MAPS 3 Citizens Advisory Board Chair McDaniel: 'It's been a very satisfying experience'
When Oklahoma City residents voted on the third rendition of the Metropolitan Area Projects in 2009, they knew it would be years before the first item started coming out of the ground. Like the MAPS initiatives before it, the projects aren’t built until the money is available.
MAPS 3 construction started in 2012 and is expected to continue into 2021.
As the projects come to life, the Citizens Advisory Board (CAB) keeps a watchful eye over the work, from where each item will be built to construction bids, and other details that follow.
Tom McDaniel has chaired the CAB for MAPS 3 since its inception in 2010. He was asked to lead by former Mayor Mick Cornett, who set up the structure a few months after MAPS 3 was approved.
Cornett said at the time that the MAPS 3 board was a combination of the best qualities of the MAPS Citizens Oversight Board, the MAPS for Kids Trust and the Sports Facilities Oversight Board.
McDaniel said the appointment came at a good time, as he was retiring from being the president of Oklahoma City University and was looking for a way to help the city.
“I was very excited about the direction our city was going,” he said. “I have three children and five grandchildren so I wanted to do something to help.”
The board has 11 members. Each of the eight council wards nominate a resident to serve. There are two at-large positions, including McDaniel’s, and a spot reserved for a city council representative, which rotates annually. Board members are appointed to three-year terms with the appointments staggered so that some positions expire and are eligible for re-appointment each year. There are no term limits; however, board members may be removed at any time.
McDaniel said this structure has been helpful in promoting constructive dialogue. He said the board not only has diversity in terms of where people live, but there’s a diversity of thought as well.
“We have people that come from all walks of life, who look at things differently,” he said. “When you’re spending the taxpayer’s money, it’s good to get a broad view.”
Nathaniel Harding was asked to fill the Ward 6 seat. Like McDaniel, he said he took the position because he wanted to make sure the projects were something his three children would want to use and be proud to have in their city.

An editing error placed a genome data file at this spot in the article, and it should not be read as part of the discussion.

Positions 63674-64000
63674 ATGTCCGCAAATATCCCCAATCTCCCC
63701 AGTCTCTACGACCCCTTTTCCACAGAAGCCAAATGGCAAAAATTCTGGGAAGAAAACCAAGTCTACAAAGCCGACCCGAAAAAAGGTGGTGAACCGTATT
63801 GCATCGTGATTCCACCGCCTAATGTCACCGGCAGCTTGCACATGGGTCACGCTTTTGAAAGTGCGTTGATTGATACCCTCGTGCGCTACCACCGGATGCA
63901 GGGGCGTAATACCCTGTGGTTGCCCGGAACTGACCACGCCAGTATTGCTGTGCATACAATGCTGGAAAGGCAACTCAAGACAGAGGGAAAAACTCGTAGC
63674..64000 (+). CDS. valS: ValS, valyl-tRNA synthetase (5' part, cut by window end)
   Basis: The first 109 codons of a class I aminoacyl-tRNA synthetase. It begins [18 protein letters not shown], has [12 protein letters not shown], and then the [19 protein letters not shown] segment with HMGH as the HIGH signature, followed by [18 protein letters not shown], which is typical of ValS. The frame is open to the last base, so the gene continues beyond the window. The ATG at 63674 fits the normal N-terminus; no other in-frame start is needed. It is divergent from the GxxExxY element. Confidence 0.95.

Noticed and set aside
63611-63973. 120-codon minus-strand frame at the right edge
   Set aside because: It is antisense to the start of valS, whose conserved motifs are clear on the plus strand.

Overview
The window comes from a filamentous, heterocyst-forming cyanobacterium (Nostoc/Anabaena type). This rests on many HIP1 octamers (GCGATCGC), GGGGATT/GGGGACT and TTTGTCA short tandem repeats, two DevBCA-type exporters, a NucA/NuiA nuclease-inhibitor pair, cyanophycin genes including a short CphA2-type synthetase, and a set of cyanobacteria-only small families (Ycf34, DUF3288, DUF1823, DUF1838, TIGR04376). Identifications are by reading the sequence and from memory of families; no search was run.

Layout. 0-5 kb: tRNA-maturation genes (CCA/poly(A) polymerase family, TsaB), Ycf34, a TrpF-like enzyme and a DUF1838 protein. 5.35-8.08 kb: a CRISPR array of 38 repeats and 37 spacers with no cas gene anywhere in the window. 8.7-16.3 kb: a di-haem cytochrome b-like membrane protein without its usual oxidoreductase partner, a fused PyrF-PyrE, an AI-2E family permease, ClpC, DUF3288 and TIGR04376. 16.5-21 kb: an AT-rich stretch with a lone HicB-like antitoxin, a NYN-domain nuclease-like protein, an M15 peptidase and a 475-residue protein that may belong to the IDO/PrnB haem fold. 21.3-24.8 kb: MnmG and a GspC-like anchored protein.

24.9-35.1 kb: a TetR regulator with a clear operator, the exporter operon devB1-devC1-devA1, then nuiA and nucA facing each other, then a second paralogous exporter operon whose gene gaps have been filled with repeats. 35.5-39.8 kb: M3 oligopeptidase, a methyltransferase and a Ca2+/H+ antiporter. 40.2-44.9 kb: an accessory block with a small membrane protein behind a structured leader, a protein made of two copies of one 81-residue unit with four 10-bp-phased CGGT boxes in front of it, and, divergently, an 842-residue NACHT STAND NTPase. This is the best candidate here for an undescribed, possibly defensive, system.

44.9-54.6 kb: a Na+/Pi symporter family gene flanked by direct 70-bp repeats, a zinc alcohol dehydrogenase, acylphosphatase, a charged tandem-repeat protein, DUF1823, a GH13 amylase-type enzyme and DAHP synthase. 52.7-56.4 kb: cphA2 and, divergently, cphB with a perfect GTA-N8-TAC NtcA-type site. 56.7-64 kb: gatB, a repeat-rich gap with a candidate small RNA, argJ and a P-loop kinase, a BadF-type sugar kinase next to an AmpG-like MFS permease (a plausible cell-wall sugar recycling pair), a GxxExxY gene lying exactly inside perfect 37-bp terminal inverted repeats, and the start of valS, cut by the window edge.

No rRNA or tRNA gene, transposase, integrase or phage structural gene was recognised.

“I wanted to make sure what was promised in the campaign was delivered,” he said.
In MAPS 3, the projects have also been overseen by a subcommittee, which includes members who are more experts on the item and its use. Harding heads the streetcar subcommittee. He said that’s where the finer details on the project get discussed.
“By the time (the proposal) gets to the advisory board, it’s more about overall budget and timing,” he said. “The perspective of both groups are really important because we leave no stone left unturned. We don’t agree 100% of the time, but everyone’s been professional and good to work with. But we’ve been able to stay on time and on budget.
That discussion takes time, especially as a proposal moves from subcommittee to CAB to city council. But the structure of MAPS allows for that time, which has created the success that has been seen with the initiatives, said McDaniel.
“It was designed to be a deliberative process,” McDaniel said. “A deliberative process usually affords better results than one that is done in the name of speed.”
If MAPS 4 is approved by voters on Dec. 10, there are already plans to have another advisory board. But the details and appointments for it have not been outlined yet. McDaniel said if people want to serve on the next CAB, they should express their interest to their city council representative. He said he’s enjoyed the experience.
“It’s been a very satisfying experience to see how our city works and to see all the other volunteers who care so much about our city,” he said. “It’s been one of the most rewarding opportunities of my life.”